State lawmakers kicked off yet another special session Monday, and they’re ready -- albeit without a full roster in each chamber -- to unleash a new set of congressional maps with weighty implications for Florida’s political landscape.
In July, the Florida Supreme Court ruled that eight of the current congressional districts fail to pass constitutional muster after voters amended the state Constitution in 2010 to limit gerrymandering. The court gave state lawmakers 100 days to put together a new map in time for the 2016 elections.
Both chambers met to review what will happen during the 12-day special session, expected to run from Aug. 10 and end Aug. 21.
On the Legislature’s must-do list? Redraw a set of intricate congressional maps -- but don’t expect lawmakers to sit around a table drawing maps all day. Professional staffers are the ones responsible for the map-making, which means senators and state reps (as well as political consultants) will be kept out of the process.
Still, both the Senate and the House opened up shop for the state’s second special session this year.
A quarter of the members of the state Senate asked "out" of the session's opening day -- some even longer. In letters to Senate President Andy Gardiner, R-Orlando, these senators asked to be excused: Sen. Miguel Diaz de la Portilla, R-Miami; Sen. Rene Garcia, R-Hialeah; Sen. Lizbeth Benacquisto, R-Fort Myers; Sen. Denise Grimsley, R-Sebring; Sen. Alan Hays, R-Umatilla; Sen. Jack Latvala, R-Clearwater; Sen. Anitere Flores, R-Miami; Sen. Kelli Stargel, R-Lakeland; Sen. Jeremy Ring, D-Margate; and Sen. Gwen Margolis, D-Miami, who is undergoing hip-replacement surgery.
According to House Speaker Steve Crisafulli's office, 18 House members asked to be excused Monday: Doug Broxton, R-Gulf Breeze; John Wood, R-Winter Haven; Chris Smith, D-Fort Lauderdale; Joe Geller, D-Dania Beach; Jeanette Nunez, R-Miami; Shawn Harrison, R-Tampa; Ross Spano, R-Riverview; Dave Kerner, D-Palm Springs; Bill Hager, R-Delray Beach; Mike Hill, R-Pensacola; Marlene O'Toole, R-Lady Lake; Rene Plasencia, R-Orlando; Cary Pigman, R-Avon Park; Ray Pilon, R-Sarasota; Patrick Rooney, R-West Palm Beach; David Santiago, R-Deltona; Jennifer Sullivan, R-Mount Dora; John Tobia, R-Melbourne Beach; and Charles Van Zant R-Palatka.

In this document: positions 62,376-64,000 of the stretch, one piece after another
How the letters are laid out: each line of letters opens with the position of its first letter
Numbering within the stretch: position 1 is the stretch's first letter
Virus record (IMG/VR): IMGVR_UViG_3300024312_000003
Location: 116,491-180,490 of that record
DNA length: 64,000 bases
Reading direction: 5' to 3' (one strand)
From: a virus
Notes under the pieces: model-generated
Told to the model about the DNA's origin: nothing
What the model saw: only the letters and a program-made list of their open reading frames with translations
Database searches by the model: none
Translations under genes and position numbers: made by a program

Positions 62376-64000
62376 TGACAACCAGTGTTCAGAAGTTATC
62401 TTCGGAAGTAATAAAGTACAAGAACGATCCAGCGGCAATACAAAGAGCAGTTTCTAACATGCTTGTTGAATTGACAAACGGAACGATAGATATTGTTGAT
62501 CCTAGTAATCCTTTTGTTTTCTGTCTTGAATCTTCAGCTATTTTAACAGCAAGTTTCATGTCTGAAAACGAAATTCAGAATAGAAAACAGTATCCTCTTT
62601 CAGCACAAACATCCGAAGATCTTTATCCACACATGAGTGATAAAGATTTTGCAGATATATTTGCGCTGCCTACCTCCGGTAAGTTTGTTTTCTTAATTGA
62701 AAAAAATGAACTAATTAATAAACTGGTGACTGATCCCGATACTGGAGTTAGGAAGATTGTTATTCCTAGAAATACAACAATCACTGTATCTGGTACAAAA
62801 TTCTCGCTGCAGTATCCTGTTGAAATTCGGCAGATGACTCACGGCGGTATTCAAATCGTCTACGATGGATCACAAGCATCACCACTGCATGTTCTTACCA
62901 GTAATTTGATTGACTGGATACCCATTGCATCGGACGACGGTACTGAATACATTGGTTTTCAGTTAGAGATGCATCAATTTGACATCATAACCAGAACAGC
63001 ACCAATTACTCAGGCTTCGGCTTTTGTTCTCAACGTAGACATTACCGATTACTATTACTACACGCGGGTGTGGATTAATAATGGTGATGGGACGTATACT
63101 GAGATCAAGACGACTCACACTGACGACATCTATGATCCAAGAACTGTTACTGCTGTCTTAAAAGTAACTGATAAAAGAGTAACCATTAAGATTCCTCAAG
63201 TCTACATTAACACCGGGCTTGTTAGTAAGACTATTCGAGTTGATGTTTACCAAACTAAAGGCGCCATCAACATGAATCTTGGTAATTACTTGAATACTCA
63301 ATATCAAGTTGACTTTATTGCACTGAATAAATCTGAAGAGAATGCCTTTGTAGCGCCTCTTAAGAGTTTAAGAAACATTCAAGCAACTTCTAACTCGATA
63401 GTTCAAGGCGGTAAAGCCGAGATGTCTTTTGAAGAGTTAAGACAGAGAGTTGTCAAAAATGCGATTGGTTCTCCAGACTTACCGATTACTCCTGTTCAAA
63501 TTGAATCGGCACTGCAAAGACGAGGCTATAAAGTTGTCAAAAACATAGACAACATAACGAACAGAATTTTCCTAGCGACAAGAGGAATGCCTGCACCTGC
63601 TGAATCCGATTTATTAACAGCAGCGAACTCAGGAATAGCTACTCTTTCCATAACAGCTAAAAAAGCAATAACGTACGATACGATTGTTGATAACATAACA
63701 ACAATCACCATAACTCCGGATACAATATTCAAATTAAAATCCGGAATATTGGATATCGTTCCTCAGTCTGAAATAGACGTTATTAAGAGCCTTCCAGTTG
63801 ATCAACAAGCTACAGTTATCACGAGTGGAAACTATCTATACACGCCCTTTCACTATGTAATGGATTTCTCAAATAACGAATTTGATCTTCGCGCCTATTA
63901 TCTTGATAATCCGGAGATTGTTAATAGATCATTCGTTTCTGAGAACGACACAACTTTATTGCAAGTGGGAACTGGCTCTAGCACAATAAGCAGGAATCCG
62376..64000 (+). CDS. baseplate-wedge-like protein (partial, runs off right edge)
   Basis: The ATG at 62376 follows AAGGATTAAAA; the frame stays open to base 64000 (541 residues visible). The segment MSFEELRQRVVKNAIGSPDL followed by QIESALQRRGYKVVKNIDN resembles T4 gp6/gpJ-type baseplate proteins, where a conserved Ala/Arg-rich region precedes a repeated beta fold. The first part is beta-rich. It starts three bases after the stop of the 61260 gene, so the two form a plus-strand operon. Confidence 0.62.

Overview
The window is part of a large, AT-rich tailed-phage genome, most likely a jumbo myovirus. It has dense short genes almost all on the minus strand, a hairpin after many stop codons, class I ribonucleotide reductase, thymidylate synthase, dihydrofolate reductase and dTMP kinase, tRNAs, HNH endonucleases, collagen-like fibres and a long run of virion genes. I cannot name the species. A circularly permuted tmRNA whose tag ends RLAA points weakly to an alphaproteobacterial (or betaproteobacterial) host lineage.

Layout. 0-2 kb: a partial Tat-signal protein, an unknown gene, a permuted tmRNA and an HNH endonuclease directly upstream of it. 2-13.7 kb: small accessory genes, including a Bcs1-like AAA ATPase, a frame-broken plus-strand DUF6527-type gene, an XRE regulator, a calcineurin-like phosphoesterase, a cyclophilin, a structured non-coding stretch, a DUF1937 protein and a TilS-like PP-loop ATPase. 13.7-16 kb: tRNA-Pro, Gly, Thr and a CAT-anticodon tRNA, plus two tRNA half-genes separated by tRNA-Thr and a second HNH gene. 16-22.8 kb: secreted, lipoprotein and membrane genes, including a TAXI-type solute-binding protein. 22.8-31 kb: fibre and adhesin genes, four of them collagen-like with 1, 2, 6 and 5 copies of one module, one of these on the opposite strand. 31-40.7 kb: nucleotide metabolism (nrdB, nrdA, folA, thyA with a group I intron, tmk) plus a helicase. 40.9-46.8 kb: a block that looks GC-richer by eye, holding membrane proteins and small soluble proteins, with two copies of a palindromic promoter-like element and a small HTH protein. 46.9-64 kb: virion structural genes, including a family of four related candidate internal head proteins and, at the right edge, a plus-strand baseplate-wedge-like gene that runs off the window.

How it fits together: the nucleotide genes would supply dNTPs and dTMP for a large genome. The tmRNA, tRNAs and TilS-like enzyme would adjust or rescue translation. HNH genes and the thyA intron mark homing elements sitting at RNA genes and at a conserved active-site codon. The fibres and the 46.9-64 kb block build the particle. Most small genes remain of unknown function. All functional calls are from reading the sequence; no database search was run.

The House’s first day back in Tallahassee was relatively short.
Crisafulli, R-Merritt Island, said he hadn’t talked with members about being involved in the process or about any amendments and reiterated he has had little involvement with the actual drawing process.
“I had nothing to do with the drawing of the maps,” he explained.
Rep. Jose Oliva, R-Miami Lakes, who will lead the House Redistricting Committee, said the process during this special session is a sharp departure from previous sessions. Usually, members are encouraged to put forth amendments on bills, but Oliva said Crisafulli has been particularly careful to keep the environment “as sterile as possible.”
“I think we have done everything we possibly can [with these maps],” he said. “There are eight maps that have been submitted. I expect to see a lot of discussion [from members] on that.”
Oliva expressed faith in the mapmakers, saying they have gone “above and beyond” the court’s decision to redraw the congressional districts.
“The map drawers ... will be excellent in explaining how they reached those conclusions,” said Oliva on the maps.
While the House’s discussion on the process remained fairly succinct and lasted only a few minutes to hammer out scheduling details, the Senate stayed to discuss the redistricting process for much longer.
Senators had a particularly keen interest in the way the maps would be redrawn -- the chain of events in this special session is bound to play some role for state senators down the road, because another special session to redraw the state Senate districts is set for October.
Several senators quizzed Sen. Bill Galvano, R-Bradenton, on the redistricting process. Galvano will be that chamber’s go-to for information on the redrawing. He was tapped by Sen. President Andy Gardiner, R-Orlando, to lead the Senate Redistricting Committee.
Sen. Audrey Gibson, D-Jacksonville, asked Galvano if the public would have the opportunity to present a map before the redistricting committee.
Gibson explained the public would be very concerned about the maps and likely would want to be involved in the process.
Galvano said members of the public would be able to give input on the maps.
“We are going to try to make time for that [general public testimony] as well,” he said.
Both chambers seemed hopeful they’d come up with a set of maps the Florida Supreme Court would find appropriate, though Galvano conceded there may not be a way to make the court 100 percent happy with the outcome.
“I don’t think the Supreme Court will ever think any map that comes out of here is a perfect map,” he told senators.